What Would Your Clients Do If You Suddenly Weren’t There?
This month, many people along the East Coast of the United States and Canada, along with the Caribbean, were affected by Hurricane Dorian…some, tragically so. With a hurricane approaching, many of you successfully completed your hurricane preparations. But did that prep include making plans in case you were unable to serve your clients due to property damage or outages for cell service, internet, or power? As a business owner (especially if you are an IC), it is critical to expect the unexpected and create a succession plan.
Recently, Jackie Friedman, CTIE, president of Nexion Travel Group, wrote an article for Insider Travel Report, Insider View: A Guide to Succession Planning for Your Business, that we would like to share with you because it stresses the need for proper planning. The following is an excerpt from that article.
“There are many reasons to have a succession plan in place. Among those: an unexpected medical issue; a major family emergency; a decision to retire earlier than planned; your unexpected death.
“When considering what your succession plan might look like, here are some things to think about:
- Selling your business: Will you hand it over upon your death? Perhaps you want to identify someone to transition your business to over time, for example at 25 percent intervals until it is fully under the control of the successor.
- Look to your peers: Do you know a fellow travel advisor who you have always admired? Does he or she have a niche that fits well with yours, and do you share the same values? That person could be someone you want to consider handing your business off to.
- Look to your network: If you are part of a host agency or consortia, does it offer an opportunity for you to sell your business to the company or other members?
“Succession planning is not only smart but gives you peace of mind, and, I’d argue, is an essential part of the service you offer your clients.”
To read Jackie’s entire article from Insider Travel Report, click here.
Backup Plans from Agency Owners
This article got us wondering what solutions are already in place by our savvy certified graduates. So, we reached out, and they were happy to share:
When Jennifer Walker, CTIE, Jennifer Walker Travel Inc., is traveling, coverage is supplied by her independent contractors–including the agency’s former owner who still works there. Her husband is the secretary/treasurer with full access to bank accounts and passwords, If needed, he can take over or work with their consortium to sell assets to another member agency.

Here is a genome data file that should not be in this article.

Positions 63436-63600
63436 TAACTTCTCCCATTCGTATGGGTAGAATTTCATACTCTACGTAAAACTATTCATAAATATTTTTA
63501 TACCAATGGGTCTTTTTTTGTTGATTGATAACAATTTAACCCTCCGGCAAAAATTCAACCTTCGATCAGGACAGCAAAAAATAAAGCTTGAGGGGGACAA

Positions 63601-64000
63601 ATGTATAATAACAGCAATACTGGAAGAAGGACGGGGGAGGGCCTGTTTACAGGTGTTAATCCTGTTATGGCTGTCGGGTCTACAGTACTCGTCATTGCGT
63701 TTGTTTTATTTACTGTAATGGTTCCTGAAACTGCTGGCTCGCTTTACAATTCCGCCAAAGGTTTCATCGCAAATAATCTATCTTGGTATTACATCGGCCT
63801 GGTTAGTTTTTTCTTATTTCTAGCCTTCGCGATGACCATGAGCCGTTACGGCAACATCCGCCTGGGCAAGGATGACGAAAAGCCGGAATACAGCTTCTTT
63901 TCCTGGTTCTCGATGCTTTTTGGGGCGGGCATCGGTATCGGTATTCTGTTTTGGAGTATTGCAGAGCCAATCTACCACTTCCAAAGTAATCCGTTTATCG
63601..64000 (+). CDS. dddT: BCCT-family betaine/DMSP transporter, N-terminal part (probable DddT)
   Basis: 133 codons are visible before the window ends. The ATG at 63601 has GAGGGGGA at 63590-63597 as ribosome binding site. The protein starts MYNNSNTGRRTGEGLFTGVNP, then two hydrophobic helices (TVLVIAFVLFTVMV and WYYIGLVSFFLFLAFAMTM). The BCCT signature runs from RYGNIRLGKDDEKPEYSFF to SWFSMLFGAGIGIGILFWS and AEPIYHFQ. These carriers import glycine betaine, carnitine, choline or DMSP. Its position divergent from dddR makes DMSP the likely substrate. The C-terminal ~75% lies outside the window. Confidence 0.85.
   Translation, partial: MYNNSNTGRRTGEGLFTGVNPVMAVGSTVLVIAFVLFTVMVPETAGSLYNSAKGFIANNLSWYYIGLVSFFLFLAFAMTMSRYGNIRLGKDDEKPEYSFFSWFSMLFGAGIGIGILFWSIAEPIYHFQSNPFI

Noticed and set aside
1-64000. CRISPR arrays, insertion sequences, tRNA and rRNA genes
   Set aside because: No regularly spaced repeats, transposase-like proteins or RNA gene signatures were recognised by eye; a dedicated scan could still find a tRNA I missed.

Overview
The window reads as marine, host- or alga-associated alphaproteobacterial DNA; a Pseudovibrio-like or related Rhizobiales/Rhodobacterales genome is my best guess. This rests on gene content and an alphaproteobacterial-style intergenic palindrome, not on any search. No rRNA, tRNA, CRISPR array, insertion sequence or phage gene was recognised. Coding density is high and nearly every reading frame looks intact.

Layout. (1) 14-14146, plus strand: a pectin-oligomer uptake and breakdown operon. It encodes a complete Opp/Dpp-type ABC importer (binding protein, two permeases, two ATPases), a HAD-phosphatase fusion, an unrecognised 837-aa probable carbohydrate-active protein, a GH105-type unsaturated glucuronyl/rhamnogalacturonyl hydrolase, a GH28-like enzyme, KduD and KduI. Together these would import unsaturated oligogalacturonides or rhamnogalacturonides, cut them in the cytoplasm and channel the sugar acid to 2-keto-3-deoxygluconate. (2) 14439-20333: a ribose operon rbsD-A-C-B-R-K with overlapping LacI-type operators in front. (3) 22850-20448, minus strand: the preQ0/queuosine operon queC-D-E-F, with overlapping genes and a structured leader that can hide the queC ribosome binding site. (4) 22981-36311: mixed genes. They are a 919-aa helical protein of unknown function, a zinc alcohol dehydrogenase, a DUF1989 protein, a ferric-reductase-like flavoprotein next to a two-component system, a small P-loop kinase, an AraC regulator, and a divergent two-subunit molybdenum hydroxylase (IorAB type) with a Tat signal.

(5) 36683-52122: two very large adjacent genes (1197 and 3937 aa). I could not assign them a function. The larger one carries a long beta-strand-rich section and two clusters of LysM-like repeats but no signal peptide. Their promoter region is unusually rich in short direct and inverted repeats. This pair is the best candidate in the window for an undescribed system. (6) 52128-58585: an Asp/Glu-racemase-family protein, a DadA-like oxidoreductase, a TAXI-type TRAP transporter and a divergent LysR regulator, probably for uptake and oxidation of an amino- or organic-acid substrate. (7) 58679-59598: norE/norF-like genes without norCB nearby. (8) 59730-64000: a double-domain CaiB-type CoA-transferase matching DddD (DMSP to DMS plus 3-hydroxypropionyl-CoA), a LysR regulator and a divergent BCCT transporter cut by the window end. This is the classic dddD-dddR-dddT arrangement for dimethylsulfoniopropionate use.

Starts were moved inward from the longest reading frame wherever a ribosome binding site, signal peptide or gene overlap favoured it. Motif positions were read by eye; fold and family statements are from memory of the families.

Michele Cartwright, CTA, Destinations by Design, had this to say: “The majority of my business is backed up in the cloud, so my travel advisor team may access my clients and their traveling plans. Our team also has bi-weekly meetings to discuss upcoming events.”
Denise Lorentzen, CTA, Dreams Travel Consulting, offers these practical storage and backup tips: “I have a master binder in a secure location with all important info, including our CRM logins, banking, ICs’ info and more. I have the same info inside our password-protected Google Drive account associated with our business account. I also have a few friends/travel advisors who know what to do. My family could call on them as well.”
Katia Gilliam, CTA, Apex Systems has her team currently documenting and updating all process files because, she believes, “this is critical for continuation of services.”
Advice to Colleagues
We then asked these same agents what advice they would give to peers who don’t have a plan… but should.
Jennifer said: “Whether it’s coverage while you’re away on your own vacation, or something extreme happens and you’re no longer able to handle the daily operations of your agency, planning ahead for the future of the agency should be an important component of any business plan. It’s irresponsible for any agency owner to forego having a contingency plan in place.”
Michele advised: “Take the time to make a plan—it’s so worthwhile for you and your valued clients. If you don’t have team members, find a trusted advisor who is willing to help you during your absence. You must also plan for your death by leaving the business to a family member or other entity. Consult an attorney for legal advice that covers your specific circumstances.”
Here is Denise’s advice: “Have all important information in one place with phone numbers of trusted people who could handle your business should something happen. It’s so important in this business to have colleagues you know you can trust. If you don’t have that and work with a host agency, then turn to your host as a source of help as well.”
Finally, Brenda Shine, CTC, Orange Coast College Travel, has these sobering words: “Imagine a day you wake up and can no longer fulfill the needs of your clients. What would you do?”